A Functional Grammar Approach to the Analysis of Gikuyu Emphatic Clauses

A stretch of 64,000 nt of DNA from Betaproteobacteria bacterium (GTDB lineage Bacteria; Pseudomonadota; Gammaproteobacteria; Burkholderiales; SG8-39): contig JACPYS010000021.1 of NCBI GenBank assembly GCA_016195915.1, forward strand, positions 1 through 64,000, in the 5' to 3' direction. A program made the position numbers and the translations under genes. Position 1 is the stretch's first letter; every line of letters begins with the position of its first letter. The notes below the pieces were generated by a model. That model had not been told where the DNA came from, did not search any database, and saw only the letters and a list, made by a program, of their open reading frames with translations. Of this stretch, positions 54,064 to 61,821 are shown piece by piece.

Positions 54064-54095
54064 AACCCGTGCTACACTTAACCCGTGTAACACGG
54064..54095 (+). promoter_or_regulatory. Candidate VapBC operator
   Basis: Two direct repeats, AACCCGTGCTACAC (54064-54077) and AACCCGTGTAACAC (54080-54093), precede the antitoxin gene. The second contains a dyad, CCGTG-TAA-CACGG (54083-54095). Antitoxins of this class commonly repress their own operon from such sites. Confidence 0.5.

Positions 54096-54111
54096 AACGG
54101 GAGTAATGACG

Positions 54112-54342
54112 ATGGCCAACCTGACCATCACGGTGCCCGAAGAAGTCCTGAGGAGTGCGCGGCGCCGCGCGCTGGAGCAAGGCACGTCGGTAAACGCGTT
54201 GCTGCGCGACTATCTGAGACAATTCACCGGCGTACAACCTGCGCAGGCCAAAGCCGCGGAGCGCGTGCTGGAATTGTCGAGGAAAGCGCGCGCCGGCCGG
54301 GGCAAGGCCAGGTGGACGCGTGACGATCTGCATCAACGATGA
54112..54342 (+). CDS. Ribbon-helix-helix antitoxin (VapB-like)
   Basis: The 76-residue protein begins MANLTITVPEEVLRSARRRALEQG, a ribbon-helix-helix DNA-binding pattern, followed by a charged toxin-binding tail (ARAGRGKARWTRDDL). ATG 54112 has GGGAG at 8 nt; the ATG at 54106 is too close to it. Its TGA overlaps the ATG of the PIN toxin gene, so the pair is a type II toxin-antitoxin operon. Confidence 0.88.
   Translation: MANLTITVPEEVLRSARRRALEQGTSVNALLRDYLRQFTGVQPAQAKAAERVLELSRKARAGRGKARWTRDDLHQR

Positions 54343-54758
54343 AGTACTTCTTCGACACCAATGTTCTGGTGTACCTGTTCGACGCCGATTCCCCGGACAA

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There is need to preserve and popularize African languages and scholars like Momanyi (2007) call for research, documentation and preservation of the languages by the native speakers. This work is a response to this need. It is a work divided into five chapters. The first chapter is the introduction which provides a background to the study and the statement of the problem. The section also shows the need to study the emphatic structures of Kikuyu, being an area that has been neglected in the past. Also noted is the need to analyze the Kikuyu emphatic clauses functionally, another relatively neglected area since many of the past scholars have used a formal approach. The study has established the categories of Kikuyu emphatic structures, described the order of the linguistic elements in them, identified the kind of prominence they achieve and established how they can be analyzed functionally. The chapter also highlights the significance of the study, justifying it in terms of its applied, practical and theoretical significance. It closes with the scope and limitations of the study. The second chapter provides a review of literature relevant to the study. The literature includes studies on Kikuyu and other Bantu languages. Some studies that have applied Functional Grammar theories have also been reviewed. The section then provides a description of the theory to be applied, Functional Grammar Theory by Halliday (1985). The methodology used is described in the third chapter. It starts with the research design, which is qualitative, followed by the sampling size and procedure. Purposive sampling has been applied. Data collection procedure follows. The chapter ends with data analysis and presentation method. The data is analyzed thematically. Chapter four presents and analyses the data. It is divided into two sections. Section one presents the syntactic emphatic categories that have been identified in Gikuyu. They are classified into three broad categories: the reordering class, the postponement class and the dislocation class. Categories under each class are discussed in details, giving the order of elements in the categories and the kinds of prominence assigned to the highlighted elements in them. The second part applies Halliday's Functional Grammar Theory (1985) to analyze the clauses in terms of clause as exchange. The last chapter, chapter five, summarizes the findings of the study. It further draws the conclusion, gives recommendations and finally suggests some areas related to the study for further research.